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Sharing information to make fortresses tremble

Our main cultural activity seems to be simultaneously concealing how things get done and then boasting about how we got it done. Luckily, there are people with a contrary impulse

Taj by moonlight deserves more attention than bragging about who you know. (iStockphoto)
Taj by moonlight deserves more attention than bragging about who you know. (iStockphoto)

Here is a true story about history—actually, a true story about an historian. In the first few months after I moved to Delhi, two women who barely knew me invited me to hang out. Everyone I met that evening was a stranger and my two new friends did everything to make me comfortable. I asked the man sitting next to me what he did and he said he was doing his PhD on the Tughlaqabad fort. Partly out of politeness and partly out of actual curiosity, I said, “Oh how interesting. How can I go there?”

To my astonishment, he snapped, “Please don’t go there until I am finished with my PhD.” The Tughlaqs had built the fort to protect their city from the Mongols but this dude was behaving like my 20 ticket would shake the edifice of his academic career

That historian was obviously an Olympic-level hoarder—but such information hoarders are common. You know them. If they find a good tailor or a way to get tatkal tickets on IRCTC, they will tell no one. You will find out about a new scholarship that the person has applied to only after he gets through the interview.

They come in all styles and stripes. There is the last mile hoarder. The friend who hears you complain about an accountant and says hers is magical and promises to send you the number but never does. The uncle who tells you: “Beta, you can swim in my club anytime. It’s heated. It’s empty. Just call and get my membership code.” Uncle never seen again. Perhaps he is underwater in the heated empty pool, that is why he never sees your calls, you think.

The last mile hoarder is similar but not the same as the missing link variety. They will forget to tell you a crucial detail to make the motor run but ensure the tank does not overflow. And when you call, a sodden mixture of rage and resentment, you are met with a genial, oh you-didn’t-know-this-from-birth laugh.

If it’s a recipe they have given you, they will somehow forget the ingredient which turns the recipe from not bad to awesome (this is a sub-category called the missing hing). They laugh while you make rotis that look like Patagonia but fail to mention that the key is not to press hard with the rolling pin.

Then there is the marriage detective variety. This is a particular variety of information hoarder who shares, but shares for maximum, sickening impact.

When you tell them that you have finally unpacked and settled into your new flat, they tell you about the infamous drunk who lives on the same floor. When you praise your new colleague’s cheerful ways, they listen and then say, “Good thing she was cleared of those embezzlement charges.” At this point you can either pretend (unconvincingly) that you always knew or you can stutter to a stop and implore them for details.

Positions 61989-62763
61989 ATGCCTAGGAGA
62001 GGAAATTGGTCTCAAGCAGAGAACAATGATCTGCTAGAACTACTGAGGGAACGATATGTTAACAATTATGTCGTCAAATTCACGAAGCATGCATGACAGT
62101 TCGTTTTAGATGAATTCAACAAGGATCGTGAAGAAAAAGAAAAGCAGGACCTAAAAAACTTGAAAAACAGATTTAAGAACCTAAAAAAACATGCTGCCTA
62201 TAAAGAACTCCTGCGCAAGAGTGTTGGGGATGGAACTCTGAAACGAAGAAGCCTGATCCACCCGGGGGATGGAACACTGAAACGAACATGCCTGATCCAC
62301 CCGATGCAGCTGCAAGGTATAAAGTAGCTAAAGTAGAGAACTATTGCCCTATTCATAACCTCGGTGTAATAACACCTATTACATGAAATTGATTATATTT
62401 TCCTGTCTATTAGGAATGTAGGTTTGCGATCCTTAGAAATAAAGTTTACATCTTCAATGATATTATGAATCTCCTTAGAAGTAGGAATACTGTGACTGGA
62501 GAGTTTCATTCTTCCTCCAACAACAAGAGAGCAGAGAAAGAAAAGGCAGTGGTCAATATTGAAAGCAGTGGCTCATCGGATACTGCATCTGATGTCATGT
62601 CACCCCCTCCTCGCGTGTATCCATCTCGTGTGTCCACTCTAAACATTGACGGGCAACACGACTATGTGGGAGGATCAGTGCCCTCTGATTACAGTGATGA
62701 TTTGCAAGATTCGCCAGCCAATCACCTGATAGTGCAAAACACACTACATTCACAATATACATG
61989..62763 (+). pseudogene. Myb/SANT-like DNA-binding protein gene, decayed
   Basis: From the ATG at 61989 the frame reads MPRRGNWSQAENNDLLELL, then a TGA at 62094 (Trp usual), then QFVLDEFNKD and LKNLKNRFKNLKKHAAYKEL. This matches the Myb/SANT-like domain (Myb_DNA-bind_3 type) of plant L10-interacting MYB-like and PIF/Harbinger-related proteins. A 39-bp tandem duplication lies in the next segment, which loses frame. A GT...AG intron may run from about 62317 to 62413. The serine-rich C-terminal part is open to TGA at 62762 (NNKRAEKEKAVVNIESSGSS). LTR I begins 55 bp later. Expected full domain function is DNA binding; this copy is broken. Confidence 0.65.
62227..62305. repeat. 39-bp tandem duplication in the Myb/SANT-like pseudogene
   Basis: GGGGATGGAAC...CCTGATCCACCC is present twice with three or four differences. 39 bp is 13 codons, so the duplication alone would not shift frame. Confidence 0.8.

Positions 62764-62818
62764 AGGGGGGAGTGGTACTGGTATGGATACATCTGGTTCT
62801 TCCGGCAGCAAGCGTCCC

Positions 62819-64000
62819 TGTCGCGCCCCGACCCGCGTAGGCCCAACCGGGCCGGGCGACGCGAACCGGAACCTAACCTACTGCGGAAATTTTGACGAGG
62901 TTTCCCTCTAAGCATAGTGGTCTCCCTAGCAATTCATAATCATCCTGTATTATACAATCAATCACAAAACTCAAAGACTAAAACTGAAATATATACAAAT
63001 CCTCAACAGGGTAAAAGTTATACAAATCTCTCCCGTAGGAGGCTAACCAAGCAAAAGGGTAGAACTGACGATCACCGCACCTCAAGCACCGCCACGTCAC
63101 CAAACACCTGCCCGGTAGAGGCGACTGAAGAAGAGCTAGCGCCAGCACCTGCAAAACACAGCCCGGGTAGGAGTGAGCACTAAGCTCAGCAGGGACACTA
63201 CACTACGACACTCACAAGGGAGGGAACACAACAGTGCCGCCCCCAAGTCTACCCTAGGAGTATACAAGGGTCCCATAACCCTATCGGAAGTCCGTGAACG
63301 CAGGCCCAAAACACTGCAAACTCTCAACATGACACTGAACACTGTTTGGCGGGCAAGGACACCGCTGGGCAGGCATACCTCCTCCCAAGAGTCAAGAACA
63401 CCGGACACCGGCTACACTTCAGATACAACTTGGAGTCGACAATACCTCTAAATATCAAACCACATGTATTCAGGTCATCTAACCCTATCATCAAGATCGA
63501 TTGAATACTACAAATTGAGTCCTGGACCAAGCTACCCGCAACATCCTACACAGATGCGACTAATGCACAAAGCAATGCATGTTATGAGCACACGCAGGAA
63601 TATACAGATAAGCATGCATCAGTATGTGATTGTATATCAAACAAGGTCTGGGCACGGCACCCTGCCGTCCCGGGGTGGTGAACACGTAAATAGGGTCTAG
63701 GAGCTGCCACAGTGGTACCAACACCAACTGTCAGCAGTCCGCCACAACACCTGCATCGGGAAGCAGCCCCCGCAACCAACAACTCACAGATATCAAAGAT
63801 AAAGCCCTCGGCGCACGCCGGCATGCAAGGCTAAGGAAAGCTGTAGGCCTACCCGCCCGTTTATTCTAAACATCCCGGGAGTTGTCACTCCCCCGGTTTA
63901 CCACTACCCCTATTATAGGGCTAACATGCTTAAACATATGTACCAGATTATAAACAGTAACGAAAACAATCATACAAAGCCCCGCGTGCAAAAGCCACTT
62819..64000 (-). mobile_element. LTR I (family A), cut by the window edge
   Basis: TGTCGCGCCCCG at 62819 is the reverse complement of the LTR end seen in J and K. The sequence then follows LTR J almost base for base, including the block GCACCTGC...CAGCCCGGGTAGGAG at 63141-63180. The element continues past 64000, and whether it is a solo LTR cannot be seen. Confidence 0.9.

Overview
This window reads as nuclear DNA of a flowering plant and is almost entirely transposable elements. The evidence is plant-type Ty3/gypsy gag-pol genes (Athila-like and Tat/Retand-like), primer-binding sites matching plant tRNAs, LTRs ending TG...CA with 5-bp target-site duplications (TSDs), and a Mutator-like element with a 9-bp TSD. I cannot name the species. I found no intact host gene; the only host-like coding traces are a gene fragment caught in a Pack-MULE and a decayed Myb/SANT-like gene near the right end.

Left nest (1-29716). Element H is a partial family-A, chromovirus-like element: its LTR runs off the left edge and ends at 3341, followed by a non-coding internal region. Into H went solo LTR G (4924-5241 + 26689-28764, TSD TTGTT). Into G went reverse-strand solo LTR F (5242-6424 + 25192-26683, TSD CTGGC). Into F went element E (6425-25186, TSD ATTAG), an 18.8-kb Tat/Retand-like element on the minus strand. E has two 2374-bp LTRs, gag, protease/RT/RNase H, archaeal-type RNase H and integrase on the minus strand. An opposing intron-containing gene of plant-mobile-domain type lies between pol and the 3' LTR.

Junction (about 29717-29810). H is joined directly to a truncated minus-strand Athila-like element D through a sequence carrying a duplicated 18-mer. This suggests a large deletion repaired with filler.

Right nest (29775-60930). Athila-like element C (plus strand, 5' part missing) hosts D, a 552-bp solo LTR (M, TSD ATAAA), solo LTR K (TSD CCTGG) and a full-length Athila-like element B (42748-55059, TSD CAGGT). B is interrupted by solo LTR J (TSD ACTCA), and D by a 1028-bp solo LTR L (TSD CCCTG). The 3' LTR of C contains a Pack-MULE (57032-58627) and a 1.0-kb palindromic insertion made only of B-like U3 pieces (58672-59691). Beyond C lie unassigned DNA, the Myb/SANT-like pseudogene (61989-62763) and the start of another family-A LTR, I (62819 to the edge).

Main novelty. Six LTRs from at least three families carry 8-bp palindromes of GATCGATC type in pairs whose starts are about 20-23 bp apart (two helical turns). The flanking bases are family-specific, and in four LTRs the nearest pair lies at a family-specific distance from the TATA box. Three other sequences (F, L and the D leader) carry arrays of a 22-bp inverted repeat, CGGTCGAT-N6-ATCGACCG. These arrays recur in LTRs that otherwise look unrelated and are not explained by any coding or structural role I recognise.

Years ago, I was booked on a night-time tour of the Taj Mahal, available five nights a month when the moon is on full voltage. It was my third visit and I was still excited. The Taj Mahal is like a celebrity whose photographs you have seen all your life but who still makes you dizzy when you see her in person. But while waiting in the little bus they had put us in, I just wanted to find a marble block to bang my head against. All around were self-satisfied conversations about the cleverness and connections that had got them on the night-time tour. I was in a stage of advanced glumness by the time we got to the Taj. I would never claim to be a fine-tuned aesthete but really, the Taj by moonlight deserves more attention than bragging about who you know. Our main cultural activity seems to be simultaneously concealing how things get done and then boasting about how we got it done.

Cue the recent news story about the Union ministry of information technology and National Informatics Centre both denying knowledge of the antecedents of the super nosy Aarogya Setu app, and then issuing a rather dense clarification.

Luckily, this country also has people with the contrary impulse. Take the Bengaluru-based media outlet Citizen Matters, which recently ran a step-by-step guide to getting your driving licence renewed in Karnataka without paying a ton to an agent or being sent home in disgrace by the regional transport officer, or RTO, for not bringing a ziplock bag.

I followed the steps and it worked perfectly, despite the government website behaving like a Russian puzzle book from your grandfather’s bookshelf (if Ivan is in Bellary and Masha likes borscht, then which taluk are you in?). Even when I was reading the instructions, I felt light penetrating my skull, straight into my cerebrum.

On a much bigger scale, this impulse is behind the RTI Act (15 years old in October), which made questioning of the Aarogya Setu’s incognito model possible.

Also, an imaginative leap: The Nalanda Academy in Wardha, Maharashtra, which responded to India’s fatal hoarding of cultural capital by preparing students from marginalised backgrounds in a dozen different ways for the badlands of higher education. Or The Community Library Project in Delhi, which responded to the pandemic by creating a whole new library to be shared on WhatsApp for readers with limited access to the internet.

Sharing information. A small ticket to make some fortresses tremble.

Nisha Susan is the editor of the webzine The Ladies Finger. Her first book of fiction, The Women Who Forgot To Invent Facebook And Other Stories, was released in August.

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